In a place where everyone looks alike, and you can point to the person who looks different and say, “she’s the outsider,” there could once again be pogroms. And we are not done with that in the US either; as we have seen from recent events, being black in America is still “different,” and still dangerous. And of course, not everywhere is equally heterogeneous. But we are also not the Ukraine. If nothing else, America is a great erev rav, where everyone looks different, and whatever risks there are in that, we live in great blessing, where the Jewish community itself comes in a rainbow of colors, through marriage, conversion and adoption, and no less so are we part of a country where people from everywhere, of all colors, with a thousand different accents, live more or less in harmony.
Are we done with learning to get along? Not quite. Not completely. But it would be a mistake to think that we haven’t gained a great deal by mixing with our neighbors. I love the fact that at my seder table always has non-Jewish friends, people who look differently, think differently. I don’t fear my neighbors, no matter what they look like. We forget what an incredible blessing that is. In running the risk of getting mixed up, we also gain perspectives we never could have gotten from staying separate. There is holiness in separation, and we should continue to recognize our distinctions, but those distinctions are only relevant when we are among others with whom we can compare and discuss them.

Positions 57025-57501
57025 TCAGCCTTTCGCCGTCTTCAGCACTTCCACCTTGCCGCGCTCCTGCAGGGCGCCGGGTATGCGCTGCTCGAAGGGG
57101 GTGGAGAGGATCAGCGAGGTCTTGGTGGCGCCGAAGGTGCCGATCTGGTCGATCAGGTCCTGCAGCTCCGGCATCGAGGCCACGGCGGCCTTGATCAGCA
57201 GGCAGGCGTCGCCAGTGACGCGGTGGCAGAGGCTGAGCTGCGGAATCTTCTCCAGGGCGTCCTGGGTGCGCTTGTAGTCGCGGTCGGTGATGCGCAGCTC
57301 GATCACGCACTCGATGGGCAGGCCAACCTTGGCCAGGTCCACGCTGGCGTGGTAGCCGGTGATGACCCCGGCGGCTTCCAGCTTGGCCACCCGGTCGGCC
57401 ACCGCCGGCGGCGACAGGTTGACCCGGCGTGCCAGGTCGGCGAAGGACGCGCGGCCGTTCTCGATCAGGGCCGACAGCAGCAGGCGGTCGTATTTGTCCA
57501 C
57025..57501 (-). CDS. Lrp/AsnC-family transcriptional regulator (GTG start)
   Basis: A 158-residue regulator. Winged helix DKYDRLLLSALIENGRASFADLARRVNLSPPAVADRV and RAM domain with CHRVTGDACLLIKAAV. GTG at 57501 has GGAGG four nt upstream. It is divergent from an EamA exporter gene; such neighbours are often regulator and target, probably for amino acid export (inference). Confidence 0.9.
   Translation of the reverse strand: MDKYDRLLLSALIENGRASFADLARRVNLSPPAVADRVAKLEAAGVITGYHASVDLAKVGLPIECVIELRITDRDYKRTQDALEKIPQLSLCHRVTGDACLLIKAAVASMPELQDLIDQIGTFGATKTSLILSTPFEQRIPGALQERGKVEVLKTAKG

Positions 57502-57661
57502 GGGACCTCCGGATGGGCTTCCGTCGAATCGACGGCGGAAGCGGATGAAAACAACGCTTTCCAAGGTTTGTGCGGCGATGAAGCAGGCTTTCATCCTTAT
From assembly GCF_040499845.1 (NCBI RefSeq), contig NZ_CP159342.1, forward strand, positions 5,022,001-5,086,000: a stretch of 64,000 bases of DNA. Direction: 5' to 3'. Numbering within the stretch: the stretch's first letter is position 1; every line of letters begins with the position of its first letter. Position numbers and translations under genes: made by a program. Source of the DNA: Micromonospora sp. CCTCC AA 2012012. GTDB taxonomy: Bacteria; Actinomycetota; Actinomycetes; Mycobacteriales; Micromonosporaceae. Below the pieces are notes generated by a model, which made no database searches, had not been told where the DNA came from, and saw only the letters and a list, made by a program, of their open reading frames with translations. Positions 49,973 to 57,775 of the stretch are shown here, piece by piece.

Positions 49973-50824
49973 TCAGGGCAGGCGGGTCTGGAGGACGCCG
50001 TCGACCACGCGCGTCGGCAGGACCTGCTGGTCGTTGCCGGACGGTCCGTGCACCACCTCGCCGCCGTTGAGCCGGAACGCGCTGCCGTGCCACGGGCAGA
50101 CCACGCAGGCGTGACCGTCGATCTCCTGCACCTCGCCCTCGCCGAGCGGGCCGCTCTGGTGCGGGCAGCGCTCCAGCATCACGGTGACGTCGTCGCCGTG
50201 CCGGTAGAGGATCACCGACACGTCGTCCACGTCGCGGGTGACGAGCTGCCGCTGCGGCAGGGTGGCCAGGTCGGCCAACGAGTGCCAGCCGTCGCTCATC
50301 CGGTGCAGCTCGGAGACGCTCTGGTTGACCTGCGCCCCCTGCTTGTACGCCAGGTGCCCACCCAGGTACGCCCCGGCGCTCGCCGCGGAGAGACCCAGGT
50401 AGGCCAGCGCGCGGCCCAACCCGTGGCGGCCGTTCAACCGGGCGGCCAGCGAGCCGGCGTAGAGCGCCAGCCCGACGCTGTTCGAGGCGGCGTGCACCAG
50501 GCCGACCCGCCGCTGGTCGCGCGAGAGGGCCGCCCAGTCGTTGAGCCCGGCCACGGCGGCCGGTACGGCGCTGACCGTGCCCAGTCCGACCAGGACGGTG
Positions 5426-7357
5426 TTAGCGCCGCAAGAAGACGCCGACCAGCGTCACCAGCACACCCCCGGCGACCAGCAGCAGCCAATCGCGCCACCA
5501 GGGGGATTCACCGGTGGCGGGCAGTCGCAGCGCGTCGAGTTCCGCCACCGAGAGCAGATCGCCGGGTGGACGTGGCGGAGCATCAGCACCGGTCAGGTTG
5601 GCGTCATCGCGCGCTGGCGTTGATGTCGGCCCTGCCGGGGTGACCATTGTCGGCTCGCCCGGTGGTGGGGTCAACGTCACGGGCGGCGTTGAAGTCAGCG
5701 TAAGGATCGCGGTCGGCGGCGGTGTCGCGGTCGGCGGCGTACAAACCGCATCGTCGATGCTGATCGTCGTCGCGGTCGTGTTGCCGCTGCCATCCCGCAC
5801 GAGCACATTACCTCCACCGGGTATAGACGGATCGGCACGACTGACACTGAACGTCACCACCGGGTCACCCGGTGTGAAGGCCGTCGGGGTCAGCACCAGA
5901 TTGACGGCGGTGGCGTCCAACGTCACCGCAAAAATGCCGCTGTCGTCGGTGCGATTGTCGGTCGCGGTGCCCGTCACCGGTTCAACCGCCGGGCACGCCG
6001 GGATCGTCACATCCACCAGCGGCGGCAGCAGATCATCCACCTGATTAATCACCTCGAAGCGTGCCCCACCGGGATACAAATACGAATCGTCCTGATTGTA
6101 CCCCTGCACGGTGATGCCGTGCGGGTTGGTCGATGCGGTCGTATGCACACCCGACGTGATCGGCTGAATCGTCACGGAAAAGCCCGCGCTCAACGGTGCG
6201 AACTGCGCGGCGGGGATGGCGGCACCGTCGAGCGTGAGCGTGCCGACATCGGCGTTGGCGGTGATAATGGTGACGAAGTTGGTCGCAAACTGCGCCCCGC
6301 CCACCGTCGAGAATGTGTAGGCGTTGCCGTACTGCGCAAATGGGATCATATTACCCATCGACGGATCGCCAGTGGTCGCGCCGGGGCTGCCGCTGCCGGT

This Passover, I’m feeling blessed not only in having been redeemed from Egypt to serve God, but I am thankful that I live in a place that when I walk down the street, I can see so many different kinds of faces, and God in all of them.
It is very hard after the seder to get excited about the last days of Passover. Seven/eight days of eating matzoh! Once we have focused so much on the drama of redemption of the seder, there is little left to focus on other than food. For some the seder was a time to reflect on personal moments of redemption, for others a vision of social justice was discussed, for others the historical background was of interest and for many perhaps multiple themes were explored. However, how much reflection really happens during the rest of Passover? There is no ritual that sets such a dramatic stage as the seder. The story has already been told. All we are really left with is more matzoh to eat.
The Sefat Emet suggests that this very well might be the point. He reminds us that the Garden of Eden was all about food, the first sin was one of eating, and with our banishment from Eden we were told in Genesis 3: 17-19
“And to man He said, “Because you listened to your wife, and you ate from the tree from which I commanded you saying, ‘You shall not eat of it,’ cursed be the ground for your sake; with toil shall you eat of it all the days of your life. And it will cause thorns and thistles to grow for you, and you shall eat the herbs of the field. With the sweat of your face you shall eat bread, until you return to the ground, for you were taken therefrom, for dust you are, and to dust you will return.”